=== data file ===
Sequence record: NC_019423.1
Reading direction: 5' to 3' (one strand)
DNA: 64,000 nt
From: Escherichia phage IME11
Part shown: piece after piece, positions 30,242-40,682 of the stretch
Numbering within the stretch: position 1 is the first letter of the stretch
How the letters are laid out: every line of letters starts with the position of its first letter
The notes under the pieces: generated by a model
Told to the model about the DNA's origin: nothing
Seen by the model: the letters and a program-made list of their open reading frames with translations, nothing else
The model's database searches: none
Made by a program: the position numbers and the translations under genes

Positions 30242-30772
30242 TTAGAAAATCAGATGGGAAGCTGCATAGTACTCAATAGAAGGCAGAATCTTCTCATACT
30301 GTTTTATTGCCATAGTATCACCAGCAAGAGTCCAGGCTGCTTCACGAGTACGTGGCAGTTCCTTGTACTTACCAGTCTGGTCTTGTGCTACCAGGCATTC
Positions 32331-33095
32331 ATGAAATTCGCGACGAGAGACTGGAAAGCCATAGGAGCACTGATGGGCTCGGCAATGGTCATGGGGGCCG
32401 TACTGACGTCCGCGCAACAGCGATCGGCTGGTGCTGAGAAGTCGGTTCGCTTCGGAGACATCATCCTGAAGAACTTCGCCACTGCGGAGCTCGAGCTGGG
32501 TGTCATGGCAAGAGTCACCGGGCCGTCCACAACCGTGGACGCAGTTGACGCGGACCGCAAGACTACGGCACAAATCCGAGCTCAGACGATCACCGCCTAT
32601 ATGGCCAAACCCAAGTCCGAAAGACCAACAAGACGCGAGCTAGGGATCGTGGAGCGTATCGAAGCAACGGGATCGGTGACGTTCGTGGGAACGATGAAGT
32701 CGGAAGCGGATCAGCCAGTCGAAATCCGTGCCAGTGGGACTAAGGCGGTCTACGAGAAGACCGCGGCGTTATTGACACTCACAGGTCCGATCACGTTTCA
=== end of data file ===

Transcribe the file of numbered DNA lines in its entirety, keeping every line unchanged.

Sequence record: NC_019423.1
Reading direction: 5' to 3' (one strand)
DNA: 64,000 nt
From: Escherichia phage IME11
Part shown: piece after piece, positions 30,242-40,682 of the stretch
Numbering within the stretch: position 1 is the first letter of the stretch
How the letters are laid out: every line of letters starts with the position of its first letter
The notes under the pieces: generated by a model
Told to the model about the DNA's origin: nothing
Seen by the model: the letters and a program-made list of their open reading frames with translations, nothing else
The model's database searches: none
Made by a program: the position numbers and the translations under genes

Positions 30242-30772
30242 TTAGAAAATCAGATGGGAAGCTGCATAGTACTCAATAGAAGGCAGAATCTTCTCATACT
30301 GTTTTATTGCCATAGTATCACCAGCAAGAGTCCAGGCTGCTTCACGAGTACGTGGCAGTTCCTTGTACTTACCAGTCTGGTCTTGTGCTACCAGGCATTC
Positions 32331-33095
32331 ATGAAATTCGCGACGAGAGACTGGAAAGCCATAGGAGCACTGATGGGCTCGGCAATGGTCATGGGGGCCG
32401 TACTGACGTCCGCGCAACAGCGATCGGCTGGTGCTGAGAAGTCGGTTCGCTTCGGAGACATCATCCTGAAGAACTTCGCCACTGCGGAGCTCGAGCTGGG
32501 TGTCATGGCAAGAGTCACCGGGCCGTCCACAACCGTGGACGCAGTTGACGCGGACCGCAAGACTACGGCACAAATCCGAGCTCAGACGATCACCGCCTAT
32601 ATGGCCAAACCCAAGTCCGAAAGACCAACAAGACGCGAGCTAGGGATCGTGGAGCGTATCGAAGCAACGGGATCGGTGACGTTCGTGGGAACGATGAAGT
32701 CGGAAGCGGATCAGCCAGTCGAAATCCGTGCCAGTGGGACTAAGGCGGTCTACGAGAAGACCGCGGCGTTATTGACACTCACAGGTCCGATCACGTTTCA